Stephen Whitmore

End-to-end Encrypted Email

2016-01-08 16:34:36

I really liked dcposch’s blog post about achieving easy-to-use end-to-end encrypted email. This is something that I think about once and a while, so I wanted to share my own thoughts about it! (It’s worth mentioning that I’m not a security expert.)

E2E: Desirable Properties

I want to start by outlining the major properties that I think are the most important for end-to-end encrypted email (henceforth E2E) to have.

Email has had decades to gain traction. Any E2E solution that hopes for ubiquitous adoption needs to expect to play the long game: years or likely decades of slow usage growth. This means an E2E soluton needs to work well with what’s already in use today. Something that reinvents email entirely is much less likely to catch on.

This takes a few forms:

Mail Format

The format of email hasn’t changed much. That’s great, because there are hundreds of mail clients out there used by millions of people. Changing the fundamental format of email is highly undesirable. Adding E2E shouldn’t change how email is structured underneath the encryption.

Said differently: any new E2E system MUST be backwards compatible with current mail clients and servers. This means E2E MUST be a transparent layer on top of normal email.

dcposch suggests putting garbage in the From: and Subject: fields, and instead adding the real values in the encrypted body. This seems like the best solution: It’d be nice to just encrypt the From: and Subject: fields in-place, but many mail clients and server start truncating subjects after 78+ characters. An encrypted GPG message for just ‘hello there’ is 892.

Mail Clients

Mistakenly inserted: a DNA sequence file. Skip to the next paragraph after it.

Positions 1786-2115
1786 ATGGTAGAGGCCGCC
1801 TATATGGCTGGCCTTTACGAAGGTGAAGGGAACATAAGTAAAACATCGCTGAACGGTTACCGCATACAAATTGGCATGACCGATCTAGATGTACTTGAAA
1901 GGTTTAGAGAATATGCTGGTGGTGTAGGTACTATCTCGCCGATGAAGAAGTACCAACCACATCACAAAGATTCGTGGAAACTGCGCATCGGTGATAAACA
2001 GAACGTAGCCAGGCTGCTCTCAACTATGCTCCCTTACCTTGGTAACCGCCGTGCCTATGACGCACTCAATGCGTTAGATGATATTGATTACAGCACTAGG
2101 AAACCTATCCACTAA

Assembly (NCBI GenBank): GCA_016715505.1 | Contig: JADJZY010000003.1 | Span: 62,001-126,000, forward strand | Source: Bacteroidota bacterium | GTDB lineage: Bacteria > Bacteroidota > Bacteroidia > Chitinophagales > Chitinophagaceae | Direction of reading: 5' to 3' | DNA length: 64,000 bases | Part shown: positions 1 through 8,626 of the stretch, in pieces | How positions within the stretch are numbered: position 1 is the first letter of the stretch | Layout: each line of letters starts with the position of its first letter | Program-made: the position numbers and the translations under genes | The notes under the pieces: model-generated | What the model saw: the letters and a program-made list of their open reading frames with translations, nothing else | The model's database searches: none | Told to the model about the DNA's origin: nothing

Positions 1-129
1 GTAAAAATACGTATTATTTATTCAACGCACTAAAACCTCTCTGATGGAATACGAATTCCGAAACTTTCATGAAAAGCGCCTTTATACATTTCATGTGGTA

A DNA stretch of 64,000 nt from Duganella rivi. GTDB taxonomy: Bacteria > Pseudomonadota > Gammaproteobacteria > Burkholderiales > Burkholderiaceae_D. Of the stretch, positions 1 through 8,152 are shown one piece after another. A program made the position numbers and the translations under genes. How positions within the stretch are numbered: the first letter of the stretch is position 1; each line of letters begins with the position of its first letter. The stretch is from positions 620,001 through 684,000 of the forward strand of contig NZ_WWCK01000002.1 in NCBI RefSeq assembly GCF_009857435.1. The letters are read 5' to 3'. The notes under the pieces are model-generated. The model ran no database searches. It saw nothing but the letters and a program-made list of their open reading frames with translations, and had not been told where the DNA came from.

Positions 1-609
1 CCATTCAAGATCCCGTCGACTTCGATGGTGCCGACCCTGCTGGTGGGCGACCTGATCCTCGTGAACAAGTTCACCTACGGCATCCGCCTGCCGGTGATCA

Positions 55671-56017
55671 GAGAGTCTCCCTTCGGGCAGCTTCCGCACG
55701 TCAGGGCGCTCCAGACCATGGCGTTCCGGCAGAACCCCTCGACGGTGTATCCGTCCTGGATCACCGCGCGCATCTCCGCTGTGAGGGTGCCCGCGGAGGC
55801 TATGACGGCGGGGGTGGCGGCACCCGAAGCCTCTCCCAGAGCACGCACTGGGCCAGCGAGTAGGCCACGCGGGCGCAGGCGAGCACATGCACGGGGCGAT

One solution, as suggested by dcposch, is to create a new generation of "encryption aware" mail clients. These clients would have a baked-in understanding of key managements, key exchange, encrypting incoming mail, and decrypting incoming mail.

This would be great! This should definitely be one prong of the E2E effort.

However, I don’t think it’s enough on its own: it breaks backwards compatibility, breaking every existing mail client today. People aren’t going to like having to use someone else’s mail client to enjoy E2E.

Mail Servers

dcposch has two great ideas for reusing existing mail infrastructure to obtain E2E:

  1. Keep the To: field in plaintext, so that the email body, From:, and Subject: fields can be encrypted safely in the body, leaking nothing except the recipient.

  2. Route emails through Tor to their destination SMTP server. This keeps the sender’s IP address hidden.

Awesome!

Though I think #2 should remain an optional layer, external to the core E2E: this lets users make decisions based on their own trust model. Not everyone cares about hiding their IP address, while others may prefer instead eg I2P. Not building it into core keeps the door open for future anonymizing networks that are sure to come.

Decentralized

Email was designed to be decentralized.

decentralized